Recently, the cold source field-effect transistor (CSFET) has emerged as a promising solution to overcome Boltzmann tyranny in its ballistic regime, offering a steep-slope subthreshold swing (SS) of less than 60 mV/decade. However, challenges arise due to scattering, particularly from inelastic scattering, which can lead to significant degradation in SS through cold carrier thermalization. In this study, we delve into the theoretical investigation of the electronic excitation/relaxation dynamic process using the state-of-the-art nonadiabatic molecular dynamics (NAMD) method. The mixed quantum-classical NAMD proves to be a powerful tool for comprehensively analyzing cold carrier thermalization and transfer processes in semiconductor Si, as well as metallic silicides (NiSi 2 and CoSi 2). The approach of mixed quantum-classical NAMD takes into account both carrier decoherence and detailed balance, enabling the calculation of thermalization factors, relaxation times, scattering times, and scattering rates at various energy levels. The thermalization of carriers exhibits a gradual increase from low to high energy levels. Achieving partial thermalization from the ground state to reach the thermionic current window occurs within a sub-100 fs time scale. Full thermalization across the entire energy spectrum depends sensitively on the barrier height, with the scattering rate exponentially decreasing as the energy of the out-scattering state increases. Notably, the scattering rate of NiSi 2 and CoSi 2 is two orders of magnitude higher than that of Si, attributed to their higher density of states compared to Si. This study not only provides insights into material design for low-power tunnel field-effect transistors but also contributes valuable information for advancing CSFET in emerging technologies.

The evolution of integrated circuits in accordance with Moore’s Law has not only propelled advancements in the traditional information industry but has also played a pivotal role in shaping emerging fields, such as artificial intelligence, the Internet of Things, and big data. As devices continue to undergo miniaturization and integration, their physical dimensions are approaching the limits set by fundamental physics. Moreover, a significant obstacle arises in the form of a power consumption wall due to the scaling limit of supply voltage, which must maintain a sufficient on/off ratio. This scaling limit becomes a critical challenge in transistor technology, as discussed by Datta et al.1 To address these challenges and surpass the existing limits, researchers are exploring new transistor switching mechanisms aimed at achieving a steep subthreshold swing (SS). Notable approaches include tunnel FETs (TFETs)2–5 and negative-capacitance FETs (NCFETs).6–8 A recent addition to this repertoire is the novel steep-slope cold source field-effect transistors (CSFETs),9,10 including Dirac source FET as a special case of CSFET,11–14 that has been proposed. These innovative CSFETs incorporate various designs of density of states engineering schemes to effectively filter cold carriers in the source region. Predictions of sub-60 mV/decade SS have been made across different material systems, including graphene/MoS 2,15–17 graphene/Cd 3C 2/T-VTe 2/H-VTe 2/H-TaTe 2-InSe,18 metal Heusler alloy-WS 2/MoSe 2,19 KTlCl 4/Au 2S,20 artificial type-III heterojunction of Si,21–23 and more, without accounting for any scattering effects. This research signifies a promising direction in the pursuit of advanced transistor technologies to overcome existing barriers and continue the progress of integrated circuits.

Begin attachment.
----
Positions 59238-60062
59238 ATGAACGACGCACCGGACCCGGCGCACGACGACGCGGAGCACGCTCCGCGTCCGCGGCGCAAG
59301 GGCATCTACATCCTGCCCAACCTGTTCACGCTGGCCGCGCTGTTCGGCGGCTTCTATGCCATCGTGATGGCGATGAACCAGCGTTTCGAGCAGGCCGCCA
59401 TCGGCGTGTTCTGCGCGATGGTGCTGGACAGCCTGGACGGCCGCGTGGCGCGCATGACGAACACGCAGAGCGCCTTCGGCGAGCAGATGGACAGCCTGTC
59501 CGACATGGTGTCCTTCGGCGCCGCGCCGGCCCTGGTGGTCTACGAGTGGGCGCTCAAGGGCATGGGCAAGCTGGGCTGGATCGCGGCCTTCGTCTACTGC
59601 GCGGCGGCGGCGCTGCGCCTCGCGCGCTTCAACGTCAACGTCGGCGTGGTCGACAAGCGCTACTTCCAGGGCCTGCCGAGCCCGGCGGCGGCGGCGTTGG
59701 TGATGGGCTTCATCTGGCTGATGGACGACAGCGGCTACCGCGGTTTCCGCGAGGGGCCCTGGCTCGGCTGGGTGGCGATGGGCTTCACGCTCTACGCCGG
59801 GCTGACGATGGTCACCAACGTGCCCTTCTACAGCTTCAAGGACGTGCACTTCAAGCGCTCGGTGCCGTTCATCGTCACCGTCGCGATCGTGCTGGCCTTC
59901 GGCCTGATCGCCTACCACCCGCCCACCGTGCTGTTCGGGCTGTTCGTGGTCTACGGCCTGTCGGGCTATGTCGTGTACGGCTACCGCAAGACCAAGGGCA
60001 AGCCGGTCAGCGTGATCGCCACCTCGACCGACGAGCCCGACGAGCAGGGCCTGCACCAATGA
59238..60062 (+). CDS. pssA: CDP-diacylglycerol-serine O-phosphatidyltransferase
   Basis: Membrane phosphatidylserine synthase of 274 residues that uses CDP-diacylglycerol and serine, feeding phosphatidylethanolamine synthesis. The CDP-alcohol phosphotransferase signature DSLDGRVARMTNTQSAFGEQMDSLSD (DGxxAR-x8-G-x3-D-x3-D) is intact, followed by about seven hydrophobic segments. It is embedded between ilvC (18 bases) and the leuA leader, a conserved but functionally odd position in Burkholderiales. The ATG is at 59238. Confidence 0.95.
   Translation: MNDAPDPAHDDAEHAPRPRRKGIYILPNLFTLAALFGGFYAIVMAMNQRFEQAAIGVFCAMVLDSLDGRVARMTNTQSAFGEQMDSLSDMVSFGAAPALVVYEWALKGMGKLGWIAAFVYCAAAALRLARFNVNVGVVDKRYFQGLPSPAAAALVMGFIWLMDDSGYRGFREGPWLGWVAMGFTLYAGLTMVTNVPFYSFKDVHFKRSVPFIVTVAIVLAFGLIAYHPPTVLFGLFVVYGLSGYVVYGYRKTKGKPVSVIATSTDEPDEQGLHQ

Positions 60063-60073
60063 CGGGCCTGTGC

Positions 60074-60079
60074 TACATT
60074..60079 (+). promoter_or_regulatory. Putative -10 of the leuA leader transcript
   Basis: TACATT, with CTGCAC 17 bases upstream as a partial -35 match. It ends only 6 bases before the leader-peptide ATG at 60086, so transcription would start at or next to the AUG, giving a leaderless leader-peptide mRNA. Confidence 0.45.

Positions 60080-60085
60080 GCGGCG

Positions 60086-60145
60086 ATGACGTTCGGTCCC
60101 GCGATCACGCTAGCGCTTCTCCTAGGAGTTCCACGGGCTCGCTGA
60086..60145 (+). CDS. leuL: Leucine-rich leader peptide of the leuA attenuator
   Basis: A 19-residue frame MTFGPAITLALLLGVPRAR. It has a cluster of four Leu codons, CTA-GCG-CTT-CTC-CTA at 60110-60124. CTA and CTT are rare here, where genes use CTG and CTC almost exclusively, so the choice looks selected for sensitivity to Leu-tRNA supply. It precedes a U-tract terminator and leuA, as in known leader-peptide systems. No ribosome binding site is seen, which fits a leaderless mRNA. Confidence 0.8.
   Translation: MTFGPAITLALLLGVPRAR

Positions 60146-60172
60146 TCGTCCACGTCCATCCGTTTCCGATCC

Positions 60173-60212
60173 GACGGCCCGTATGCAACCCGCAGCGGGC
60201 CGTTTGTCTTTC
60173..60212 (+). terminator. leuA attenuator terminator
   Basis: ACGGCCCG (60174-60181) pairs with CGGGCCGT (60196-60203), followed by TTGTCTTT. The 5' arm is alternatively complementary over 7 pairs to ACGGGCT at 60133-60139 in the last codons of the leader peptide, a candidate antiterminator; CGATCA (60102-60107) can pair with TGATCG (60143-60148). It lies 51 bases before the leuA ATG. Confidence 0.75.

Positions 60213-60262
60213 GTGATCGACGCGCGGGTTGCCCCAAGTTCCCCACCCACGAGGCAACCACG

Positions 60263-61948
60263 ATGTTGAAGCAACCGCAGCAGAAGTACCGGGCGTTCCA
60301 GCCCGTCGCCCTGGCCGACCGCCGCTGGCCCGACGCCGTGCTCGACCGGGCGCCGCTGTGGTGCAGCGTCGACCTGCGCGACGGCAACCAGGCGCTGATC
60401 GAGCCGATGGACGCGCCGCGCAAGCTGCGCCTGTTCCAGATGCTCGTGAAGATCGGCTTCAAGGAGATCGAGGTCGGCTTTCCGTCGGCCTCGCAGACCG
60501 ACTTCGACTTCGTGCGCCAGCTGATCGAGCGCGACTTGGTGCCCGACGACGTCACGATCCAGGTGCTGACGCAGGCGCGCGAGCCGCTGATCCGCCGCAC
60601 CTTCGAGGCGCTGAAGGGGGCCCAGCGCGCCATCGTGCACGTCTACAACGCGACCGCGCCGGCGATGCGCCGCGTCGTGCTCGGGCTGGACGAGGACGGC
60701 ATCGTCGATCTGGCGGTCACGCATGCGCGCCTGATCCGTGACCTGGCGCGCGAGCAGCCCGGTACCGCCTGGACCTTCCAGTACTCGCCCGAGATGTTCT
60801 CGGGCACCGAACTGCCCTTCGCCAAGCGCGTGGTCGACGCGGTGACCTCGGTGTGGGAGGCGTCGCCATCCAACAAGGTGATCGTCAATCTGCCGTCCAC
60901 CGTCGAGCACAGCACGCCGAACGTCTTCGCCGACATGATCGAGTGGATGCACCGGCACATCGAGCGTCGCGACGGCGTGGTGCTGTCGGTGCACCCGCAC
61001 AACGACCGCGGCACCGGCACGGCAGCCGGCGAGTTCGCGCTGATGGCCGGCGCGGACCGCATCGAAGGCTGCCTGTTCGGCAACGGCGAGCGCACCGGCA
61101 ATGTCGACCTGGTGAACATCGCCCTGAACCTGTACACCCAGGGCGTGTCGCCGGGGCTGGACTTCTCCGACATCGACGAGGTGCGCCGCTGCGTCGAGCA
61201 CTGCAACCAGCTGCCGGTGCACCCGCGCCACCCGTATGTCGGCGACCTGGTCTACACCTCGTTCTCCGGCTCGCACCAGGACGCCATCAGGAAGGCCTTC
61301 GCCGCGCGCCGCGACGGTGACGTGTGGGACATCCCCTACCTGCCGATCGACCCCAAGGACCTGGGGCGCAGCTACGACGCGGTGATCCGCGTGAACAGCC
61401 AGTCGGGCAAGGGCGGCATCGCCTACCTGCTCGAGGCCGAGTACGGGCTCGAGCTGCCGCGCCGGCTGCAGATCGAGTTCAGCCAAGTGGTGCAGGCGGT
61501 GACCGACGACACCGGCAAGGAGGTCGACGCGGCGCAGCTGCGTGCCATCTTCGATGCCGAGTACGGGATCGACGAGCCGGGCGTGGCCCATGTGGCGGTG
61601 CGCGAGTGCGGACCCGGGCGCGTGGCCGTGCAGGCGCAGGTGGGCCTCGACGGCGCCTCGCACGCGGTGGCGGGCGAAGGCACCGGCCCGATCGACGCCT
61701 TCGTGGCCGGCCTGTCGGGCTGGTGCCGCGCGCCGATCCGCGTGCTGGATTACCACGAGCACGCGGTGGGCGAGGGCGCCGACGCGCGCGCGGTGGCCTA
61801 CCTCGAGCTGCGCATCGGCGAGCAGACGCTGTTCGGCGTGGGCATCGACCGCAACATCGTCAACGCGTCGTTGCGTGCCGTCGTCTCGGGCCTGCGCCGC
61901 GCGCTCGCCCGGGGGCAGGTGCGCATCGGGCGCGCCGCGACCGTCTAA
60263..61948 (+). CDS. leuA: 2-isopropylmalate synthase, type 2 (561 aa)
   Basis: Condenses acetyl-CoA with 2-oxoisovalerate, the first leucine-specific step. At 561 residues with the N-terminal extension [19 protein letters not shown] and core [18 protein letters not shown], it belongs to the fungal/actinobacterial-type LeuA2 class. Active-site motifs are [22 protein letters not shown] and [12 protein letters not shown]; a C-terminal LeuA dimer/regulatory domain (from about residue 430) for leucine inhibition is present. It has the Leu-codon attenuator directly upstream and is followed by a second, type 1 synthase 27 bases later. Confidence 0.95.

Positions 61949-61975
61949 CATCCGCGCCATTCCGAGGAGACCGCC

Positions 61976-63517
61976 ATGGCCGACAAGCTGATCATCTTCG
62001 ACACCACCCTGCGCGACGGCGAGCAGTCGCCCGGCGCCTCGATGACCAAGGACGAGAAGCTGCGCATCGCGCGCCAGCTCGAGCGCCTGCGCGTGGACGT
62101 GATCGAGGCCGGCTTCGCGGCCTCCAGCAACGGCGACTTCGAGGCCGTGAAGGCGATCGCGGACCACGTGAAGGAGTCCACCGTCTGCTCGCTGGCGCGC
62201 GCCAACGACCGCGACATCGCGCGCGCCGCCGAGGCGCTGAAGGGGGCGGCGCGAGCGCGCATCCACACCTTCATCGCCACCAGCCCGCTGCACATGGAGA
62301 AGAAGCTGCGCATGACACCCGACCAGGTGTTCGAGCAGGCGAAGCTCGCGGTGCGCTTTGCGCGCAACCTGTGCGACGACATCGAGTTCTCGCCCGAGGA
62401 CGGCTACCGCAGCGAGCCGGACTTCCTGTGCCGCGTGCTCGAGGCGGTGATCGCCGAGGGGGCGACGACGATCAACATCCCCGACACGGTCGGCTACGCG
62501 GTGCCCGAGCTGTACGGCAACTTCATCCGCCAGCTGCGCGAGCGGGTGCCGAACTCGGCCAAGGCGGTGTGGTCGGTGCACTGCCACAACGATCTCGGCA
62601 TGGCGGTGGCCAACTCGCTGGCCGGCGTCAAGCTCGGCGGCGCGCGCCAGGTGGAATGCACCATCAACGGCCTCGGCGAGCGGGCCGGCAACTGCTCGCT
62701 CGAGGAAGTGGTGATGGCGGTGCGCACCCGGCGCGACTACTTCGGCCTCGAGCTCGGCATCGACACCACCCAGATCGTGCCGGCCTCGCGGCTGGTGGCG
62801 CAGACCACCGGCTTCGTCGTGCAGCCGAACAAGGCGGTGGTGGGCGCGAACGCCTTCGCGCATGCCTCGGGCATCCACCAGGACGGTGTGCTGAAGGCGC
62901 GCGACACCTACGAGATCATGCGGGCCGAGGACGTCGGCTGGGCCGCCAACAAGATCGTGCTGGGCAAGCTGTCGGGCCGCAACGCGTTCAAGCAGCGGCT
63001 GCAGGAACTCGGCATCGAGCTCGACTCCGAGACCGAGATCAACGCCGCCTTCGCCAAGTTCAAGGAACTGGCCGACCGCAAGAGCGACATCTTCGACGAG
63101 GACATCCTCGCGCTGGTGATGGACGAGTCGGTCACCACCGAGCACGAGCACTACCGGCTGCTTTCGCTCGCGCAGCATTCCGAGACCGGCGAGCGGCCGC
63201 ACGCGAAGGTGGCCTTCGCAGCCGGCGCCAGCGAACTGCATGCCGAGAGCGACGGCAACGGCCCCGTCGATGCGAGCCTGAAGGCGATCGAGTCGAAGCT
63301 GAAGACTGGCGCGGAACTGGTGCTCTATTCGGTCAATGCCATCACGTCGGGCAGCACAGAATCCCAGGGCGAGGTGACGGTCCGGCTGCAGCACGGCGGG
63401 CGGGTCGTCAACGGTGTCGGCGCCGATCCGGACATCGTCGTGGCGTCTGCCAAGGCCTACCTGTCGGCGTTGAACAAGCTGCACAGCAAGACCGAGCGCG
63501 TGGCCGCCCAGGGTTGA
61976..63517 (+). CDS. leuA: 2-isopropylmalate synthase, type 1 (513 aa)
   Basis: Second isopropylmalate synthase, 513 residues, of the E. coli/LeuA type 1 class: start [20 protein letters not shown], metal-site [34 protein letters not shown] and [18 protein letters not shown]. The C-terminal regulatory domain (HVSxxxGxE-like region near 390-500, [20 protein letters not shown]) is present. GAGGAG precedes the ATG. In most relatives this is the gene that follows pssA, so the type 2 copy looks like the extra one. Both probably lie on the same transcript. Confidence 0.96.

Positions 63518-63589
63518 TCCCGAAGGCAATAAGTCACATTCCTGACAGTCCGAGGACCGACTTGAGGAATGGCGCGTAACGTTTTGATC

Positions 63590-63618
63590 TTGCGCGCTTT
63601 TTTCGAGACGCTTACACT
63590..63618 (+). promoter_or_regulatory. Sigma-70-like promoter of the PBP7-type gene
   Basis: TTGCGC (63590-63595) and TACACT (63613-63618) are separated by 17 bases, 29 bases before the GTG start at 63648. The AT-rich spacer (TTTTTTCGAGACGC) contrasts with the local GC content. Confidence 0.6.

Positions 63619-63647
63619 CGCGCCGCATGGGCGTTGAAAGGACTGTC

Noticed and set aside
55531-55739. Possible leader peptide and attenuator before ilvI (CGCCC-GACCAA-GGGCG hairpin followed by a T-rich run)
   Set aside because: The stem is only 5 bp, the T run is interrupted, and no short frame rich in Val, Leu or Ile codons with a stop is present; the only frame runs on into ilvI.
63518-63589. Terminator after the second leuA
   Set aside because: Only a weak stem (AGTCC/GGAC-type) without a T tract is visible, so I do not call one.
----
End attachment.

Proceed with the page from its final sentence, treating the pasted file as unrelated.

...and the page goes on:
In the path-finding stage, various types of steep-slope CSFETs have been predicted using the non-equilibrium Green’s function method with density functional theory (NEGF/DFT) in the ballistic transport regime, excluding Dirac source FETs, which have been experimentally demonstrated.11–14 However, the carrier transport mechanisms and the comprehensive performance analysis of versatile CSFETs remain largely unexplored. In advanced ultra-scaled transistors, even when the transport length is below 20 nm, diverse scattering effects can degrade performance.24–26 Scattering processes typically fall into two categories: elastic scattering, such as Coulomb scattering, which alters the carrier momentum distribution without affecting the energy distribution, and inelastic scattering, including electron–phonon and electron–electron interactions, leading to rethermalization by transitioning cold carriers to higher energy states. Understanding the thermal, electrical, and thermoelectric transport properties of materials considering scattering effects has become increasingly crucial. While first-principles electron–phonon interaction calculations and accurate carrier relaxation time estimations have been reported,27,28 applying these methods to large systems poses computational challenges. An alternative is the nonadiabatic molecular dynamics (NAMD) approach,29 widely used for studying carrier dynamic processes. To alleviate simulation burdens, several NAMD algorithms are implemented in a mixed quantum-classical (MQC) fashion, such as mean-field Ehrenfest dynamics (MFE)30,31 and fewest switches surface hopping (FSSH).32,33 However, both MFE and FSSH have limitations in addressing the disparities between quantum and classical mechanics. MFE lacks detailed balance and the inclusion of quantum-mechanical wave functions, making it challenging for studying equilibrium properties and energy relaxation processes. FSSH, in its original form, lacks proper decoherence. Recently, a novel NAMD algorithm, incorporating a density state matrix formalism, has been proposed by Kang et al. This modified conventional density matrix approach enables the MQC-NAMD method to account for detailed balance and decoherence effects.34 With this state-of-the-art NAMD approach, it becomes feasible to accurately and efficiently calculate carrier dynamics for large systems with hundreds of atoms at the first-principles density functional theory level.